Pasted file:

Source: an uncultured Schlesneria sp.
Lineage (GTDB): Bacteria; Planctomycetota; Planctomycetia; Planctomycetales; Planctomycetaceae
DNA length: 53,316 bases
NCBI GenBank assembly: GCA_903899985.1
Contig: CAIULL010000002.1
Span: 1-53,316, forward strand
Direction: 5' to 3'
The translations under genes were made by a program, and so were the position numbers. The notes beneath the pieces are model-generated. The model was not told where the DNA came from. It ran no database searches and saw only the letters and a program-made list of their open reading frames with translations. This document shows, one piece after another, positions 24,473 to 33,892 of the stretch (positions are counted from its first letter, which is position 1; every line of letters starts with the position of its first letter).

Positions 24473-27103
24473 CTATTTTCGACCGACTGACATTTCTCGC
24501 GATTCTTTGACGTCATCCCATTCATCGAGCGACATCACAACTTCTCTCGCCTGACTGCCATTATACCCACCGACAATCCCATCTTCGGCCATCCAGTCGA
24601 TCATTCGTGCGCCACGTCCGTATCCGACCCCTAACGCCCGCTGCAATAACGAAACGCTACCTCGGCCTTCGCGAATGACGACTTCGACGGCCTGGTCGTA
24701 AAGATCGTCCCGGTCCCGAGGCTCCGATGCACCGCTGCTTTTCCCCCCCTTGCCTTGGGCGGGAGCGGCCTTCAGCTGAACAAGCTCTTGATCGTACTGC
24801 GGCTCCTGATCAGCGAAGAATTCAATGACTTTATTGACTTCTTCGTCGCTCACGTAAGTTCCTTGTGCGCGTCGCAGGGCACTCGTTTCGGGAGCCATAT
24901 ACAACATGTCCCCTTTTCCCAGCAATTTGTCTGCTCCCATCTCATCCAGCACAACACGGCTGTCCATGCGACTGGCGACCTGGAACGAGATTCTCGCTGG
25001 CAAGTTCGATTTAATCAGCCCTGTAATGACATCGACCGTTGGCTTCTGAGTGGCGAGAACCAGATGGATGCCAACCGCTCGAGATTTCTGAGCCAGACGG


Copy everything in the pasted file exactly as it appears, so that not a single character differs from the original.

Source: an uncultured Schlesneria sp.
Lineage (GTDB): Bacteria; Planctomycetota; Planctomycetia; Planctomycetales; Planctomycetaceae
DNA length: 53,316 bases
NCBI GenBank assembly: GCA_903899985.1
Contig: CAIULL010000002.1
Span: 1-53,316, forward strand
Direction: 5' to 3'
The translations under genes were made by a program, and so were the position numbers. The notes beneath the pieces are model-generated. The model was not told where the DNA came from. It ran no database searches and saw only the letters and a program-made list of their open reading frames with translations. This document shows, one piece after another, positions 24,473 to 33,892 of the stretch (positions are counted from its first letter, which is position 1; every line of letters starts with the position of its first letter).

Positions 24473-27103
24473 CTATTTTCGACCGACTGACATTTCTCGC
24501 GATTCTTTGACGTCATCCCATTCATCGAGCGACATCACAACTTCTCTCGCCTGACTGCCATTATACCCACCGACAATCCCATCTTCGGCCATCCAGTCGA
24601 TCATTCGTGCGCCACGTCCGTATCCGACCCCTAACGCCCGCTGCAATAACGAAACGCTACCTCGGCCTTCGCGAATGACGACTTCGACGGCCTGGTCGTA
24701 AAGATCGTCCCGGTCCCGAGGCTCCGATGCACCGCTGCTTTTCCCCCCCTTGCCTTGGGCGGGAGCGGCCTTCAGCTGAACAAGCTCTTGATCGTACTGC
24801 GGCTCCTGATCAGCGAAGAATTCAATGACTTTATTGACTTCTTCGTCGCTCACGTAAGTTCCTTGTGCGCGTCGCAGGGCACTCGTTTCGGGAGCCATAT
24901 ACAACATGTCCCCTTTTCCCAGCAATTTGTCTGCTCCCATCTCATCCAGCACAACACGGCTGTCCATGCGACTGGCGACCTGGAACGAGATTCTCGCTGG
25001 CAAGTTCGATTTAATCAGCCCTGTAATGACATCGACCGTTGGCTTCTGAGTGGCGAGAACCAGATGGATGCCAACCGCTCGAGATTTCTGAGCCAGACGG